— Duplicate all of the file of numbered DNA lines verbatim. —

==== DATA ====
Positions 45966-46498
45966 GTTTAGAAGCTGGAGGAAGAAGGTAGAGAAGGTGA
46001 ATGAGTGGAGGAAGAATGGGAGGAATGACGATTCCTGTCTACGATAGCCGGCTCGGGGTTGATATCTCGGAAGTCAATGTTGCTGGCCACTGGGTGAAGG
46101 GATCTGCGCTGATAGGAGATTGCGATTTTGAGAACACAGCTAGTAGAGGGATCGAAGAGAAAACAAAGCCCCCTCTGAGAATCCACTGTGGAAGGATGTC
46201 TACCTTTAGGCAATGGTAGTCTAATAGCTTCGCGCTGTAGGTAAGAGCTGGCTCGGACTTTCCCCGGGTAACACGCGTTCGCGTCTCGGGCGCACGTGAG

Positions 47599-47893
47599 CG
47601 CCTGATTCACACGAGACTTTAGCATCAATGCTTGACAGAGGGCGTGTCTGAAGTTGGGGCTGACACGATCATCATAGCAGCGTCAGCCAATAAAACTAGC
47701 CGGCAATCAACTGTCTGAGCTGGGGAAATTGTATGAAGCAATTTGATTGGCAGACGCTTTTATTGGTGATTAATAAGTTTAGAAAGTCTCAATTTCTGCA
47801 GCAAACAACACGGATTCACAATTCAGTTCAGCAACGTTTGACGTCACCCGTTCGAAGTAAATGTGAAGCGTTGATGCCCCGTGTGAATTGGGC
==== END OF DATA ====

Positions 45966-46498
45966 GTTTAGAAGCTGGAGGAAGAAGGTAGAGAAGGTGA
46001 ATGAGTGGAGGAAGAATGGGAGGAATGACGATTCCTGTCTACGATAGCCGGCTCGGGGTTGATATCTCGGAAGTCAATGTTGCTGGCCACTGGGTGAAGG
46101 GATCTGCGCTGATAGGAGATTGCGATTTTGAGAACACAGCTAGTAGAGGGATCGAAGAGAAAACAAAGCCCCCTCTGAGAATCCACTGTGGAAGGATGTC
46201 TACCTTTAGGCAATGGTAGTCTAATAGCTTCGCGCTGTAGGTAAGAGCTGGCTCGGACTTTCCCCGGGTAACACGCGTTCGCGTCTCGGGCGCACGTGAG

Positions 47599-47893
47599 CG
47601 CCTGATTCACACGAGACTTTAGCATCAATGCTTGACAGAGGGCGTGTCTGAAGTTGGGGCTGACACGATCATCATAGCAGCGTCAGCCAATAAAACTAGC
47701 CGGCAATCAACTGTCTGAGCTGGGGAAATTGTATGAAGCAATTTGATTGGCAGACGCTTTTATTGGTGATTAATAAGTTTAGAAAGTCTCAATTTCTGCA
47801 GCAAACAACACGGATTCACAATTCAGTTCAGCAACGTTTGACGTCACCCGTTCGAAGTAAATGTGAAGCGTTGATGCCCCGTGTGAATTGGGC